-Salesforce.com gives the green light for Zoho to sell its products on AppExchange, even though one of the applications is a competitive CRM offering. This deal will give Zoho access to thousands of potential new customers, so they invest time and money to integrate their products with AppExchange.
-Salesforce.com CEO approaches Zoho CEO about a potential acquisition of the company. Zoho says “no.”
-Salesforce.com changes its mind and gives Zoho the boot off of AppExchange. Zoho cries foul to the trade press.
While Salesforce.com comes off as untrustworthy, the company is completely within its right to alter the nature of its relationship with Zoho. I suspect the initial agreement was part of Salesforce.com’s approach to acquire Zoho at the most favorable terms possible.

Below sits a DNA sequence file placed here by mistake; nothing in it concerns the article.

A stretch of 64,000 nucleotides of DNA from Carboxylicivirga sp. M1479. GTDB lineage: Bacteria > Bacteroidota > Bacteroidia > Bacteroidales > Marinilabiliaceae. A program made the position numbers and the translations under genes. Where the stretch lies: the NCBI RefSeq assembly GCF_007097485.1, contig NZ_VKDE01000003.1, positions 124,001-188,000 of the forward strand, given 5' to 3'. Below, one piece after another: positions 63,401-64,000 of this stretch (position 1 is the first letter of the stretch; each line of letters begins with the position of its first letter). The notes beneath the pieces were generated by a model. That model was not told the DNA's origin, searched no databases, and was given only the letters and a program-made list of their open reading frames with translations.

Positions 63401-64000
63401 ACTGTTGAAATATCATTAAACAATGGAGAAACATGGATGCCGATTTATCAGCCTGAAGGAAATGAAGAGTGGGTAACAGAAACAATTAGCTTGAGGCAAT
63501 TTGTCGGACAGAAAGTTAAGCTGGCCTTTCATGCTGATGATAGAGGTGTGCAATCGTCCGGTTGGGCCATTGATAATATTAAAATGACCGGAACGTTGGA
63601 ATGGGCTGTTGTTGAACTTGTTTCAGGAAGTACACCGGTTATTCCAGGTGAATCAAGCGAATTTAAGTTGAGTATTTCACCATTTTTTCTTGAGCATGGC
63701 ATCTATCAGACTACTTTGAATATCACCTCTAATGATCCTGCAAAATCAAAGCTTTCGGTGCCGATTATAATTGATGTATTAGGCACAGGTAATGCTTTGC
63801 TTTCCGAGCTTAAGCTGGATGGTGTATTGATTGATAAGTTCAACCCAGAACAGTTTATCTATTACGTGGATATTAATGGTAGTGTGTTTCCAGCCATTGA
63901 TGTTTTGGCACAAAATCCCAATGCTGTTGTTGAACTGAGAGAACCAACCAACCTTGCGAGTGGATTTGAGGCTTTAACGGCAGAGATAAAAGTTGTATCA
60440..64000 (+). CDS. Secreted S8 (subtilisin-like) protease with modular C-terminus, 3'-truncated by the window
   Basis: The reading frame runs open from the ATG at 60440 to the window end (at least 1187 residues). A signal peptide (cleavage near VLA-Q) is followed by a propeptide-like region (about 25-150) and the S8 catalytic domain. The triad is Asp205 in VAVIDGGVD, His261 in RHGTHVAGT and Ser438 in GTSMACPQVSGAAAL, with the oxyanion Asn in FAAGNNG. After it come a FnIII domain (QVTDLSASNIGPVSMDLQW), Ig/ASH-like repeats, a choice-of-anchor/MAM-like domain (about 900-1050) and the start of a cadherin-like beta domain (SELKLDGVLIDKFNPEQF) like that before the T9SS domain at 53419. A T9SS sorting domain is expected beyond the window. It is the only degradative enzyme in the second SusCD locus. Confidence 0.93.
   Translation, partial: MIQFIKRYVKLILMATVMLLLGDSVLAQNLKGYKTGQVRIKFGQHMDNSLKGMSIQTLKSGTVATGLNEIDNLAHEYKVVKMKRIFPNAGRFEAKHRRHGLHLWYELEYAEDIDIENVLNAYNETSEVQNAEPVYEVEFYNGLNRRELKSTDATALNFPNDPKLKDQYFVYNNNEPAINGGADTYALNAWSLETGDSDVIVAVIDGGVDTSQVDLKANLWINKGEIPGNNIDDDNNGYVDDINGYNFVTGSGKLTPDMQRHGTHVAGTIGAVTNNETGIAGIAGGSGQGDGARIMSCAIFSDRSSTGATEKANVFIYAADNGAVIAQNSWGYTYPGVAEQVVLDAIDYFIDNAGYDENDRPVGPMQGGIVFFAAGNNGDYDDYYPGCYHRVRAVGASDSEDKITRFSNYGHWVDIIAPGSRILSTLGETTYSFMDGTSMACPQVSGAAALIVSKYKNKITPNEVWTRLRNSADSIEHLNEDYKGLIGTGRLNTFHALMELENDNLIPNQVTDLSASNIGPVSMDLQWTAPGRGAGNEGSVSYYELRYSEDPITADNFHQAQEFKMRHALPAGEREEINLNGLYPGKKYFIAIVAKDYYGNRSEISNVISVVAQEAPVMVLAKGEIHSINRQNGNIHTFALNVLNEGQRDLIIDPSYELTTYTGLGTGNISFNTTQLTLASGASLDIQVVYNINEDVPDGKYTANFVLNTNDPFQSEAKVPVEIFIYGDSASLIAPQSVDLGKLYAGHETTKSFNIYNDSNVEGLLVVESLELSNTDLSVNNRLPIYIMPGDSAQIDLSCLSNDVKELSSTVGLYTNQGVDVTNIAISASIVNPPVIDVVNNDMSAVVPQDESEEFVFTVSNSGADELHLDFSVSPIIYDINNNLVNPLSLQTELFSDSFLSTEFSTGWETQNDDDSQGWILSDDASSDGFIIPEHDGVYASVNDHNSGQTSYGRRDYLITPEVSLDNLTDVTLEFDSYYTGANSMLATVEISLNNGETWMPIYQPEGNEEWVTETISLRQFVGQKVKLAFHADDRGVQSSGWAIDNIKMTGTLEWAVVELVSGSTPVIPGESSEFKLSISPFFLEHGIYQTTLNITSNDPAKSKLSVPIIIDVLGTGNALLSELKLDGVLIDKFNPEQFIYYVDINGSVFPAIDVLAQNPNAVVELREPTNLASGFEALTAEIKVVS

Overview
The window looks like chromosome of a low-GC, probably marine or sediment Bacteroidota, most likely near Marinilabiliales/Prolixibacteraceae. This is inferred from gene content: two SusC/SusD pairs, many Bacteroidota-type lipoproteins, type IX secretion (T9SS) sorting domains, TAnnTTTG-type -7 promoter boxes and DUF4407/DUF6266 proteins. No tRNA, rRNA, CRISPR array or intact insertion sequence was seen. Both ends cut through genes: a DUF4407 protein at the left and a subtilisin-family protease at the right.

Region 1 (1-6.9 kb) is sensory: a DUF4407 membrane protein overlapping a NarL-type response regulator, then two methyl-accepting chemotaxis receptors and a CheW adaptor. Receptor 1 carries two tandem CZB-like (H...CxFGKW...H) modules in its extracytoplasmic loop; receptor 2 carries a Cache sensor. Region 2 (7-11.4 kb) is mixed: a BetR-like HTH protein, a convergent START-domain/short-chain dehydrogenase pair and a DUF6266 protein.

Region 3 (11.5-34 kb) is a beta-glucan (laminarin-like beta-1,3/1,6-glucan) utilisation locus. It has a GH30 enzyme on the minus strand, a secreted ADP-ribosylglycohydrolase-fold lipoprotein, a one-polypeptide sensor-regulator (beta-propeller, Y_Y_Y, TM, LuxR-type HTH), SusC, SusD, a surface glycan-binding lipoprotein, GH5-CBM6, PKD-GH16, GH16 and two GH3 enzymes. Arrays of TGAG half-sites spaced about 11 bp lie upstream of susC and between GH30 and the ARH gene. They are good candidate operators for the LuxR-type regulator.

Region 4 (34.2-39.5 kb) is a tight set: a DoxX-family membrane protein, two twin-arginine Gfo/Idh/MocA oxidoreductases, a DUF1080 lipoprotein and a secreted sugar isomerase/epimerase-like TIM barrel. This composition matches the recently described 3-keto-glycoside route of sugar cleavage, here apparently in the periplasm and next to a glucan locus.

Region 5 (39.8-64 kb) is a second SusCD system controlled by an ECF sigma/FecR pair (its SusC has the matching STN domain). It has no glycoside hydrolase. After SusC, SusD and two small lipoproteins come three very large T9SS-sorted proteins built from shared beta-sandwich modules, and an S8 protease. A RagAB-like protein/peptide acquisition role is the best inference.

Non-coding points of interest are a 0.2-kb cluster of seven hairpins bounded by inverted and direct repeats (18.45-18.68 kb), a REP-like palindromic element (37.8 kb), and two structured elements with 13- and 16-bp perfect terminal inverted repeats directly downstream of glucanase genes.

It didn’t work out. So they changed course. As long as Salesforce.com did not violate the terms of a contract or acting unethically, they were merely executing on a business strategy.
Where it breaks down for Salesforce.com is when their CEO Mark Benioff stands in front of a room of customers at its user conference and declares that they, unlike Microsoft, “love everybody.” (Image courtesy of ZDNet.)
It’s simply not true and, as a result, the statement rings hollow. Like the speaker from my NVTC event, Benioff should embrace his desire to win.
Tuesday, November 4, 2008
It’s no secret that corporate marketers rarely have the luxury of time and money. Today’s market conditions merely heighten the pressure to construct lead generation and corporate positioning programs with messaging that resonates with key audiences.
Companies simply cannot afford a miss. As a result, marketing and promotional campaigns are evaluated, tested, scrutinized and scrubbed prior to launch. This sanitizing process creates the risk that the final product will become so watered down in messaging and presentation that it falls short of achieving its benchmarks.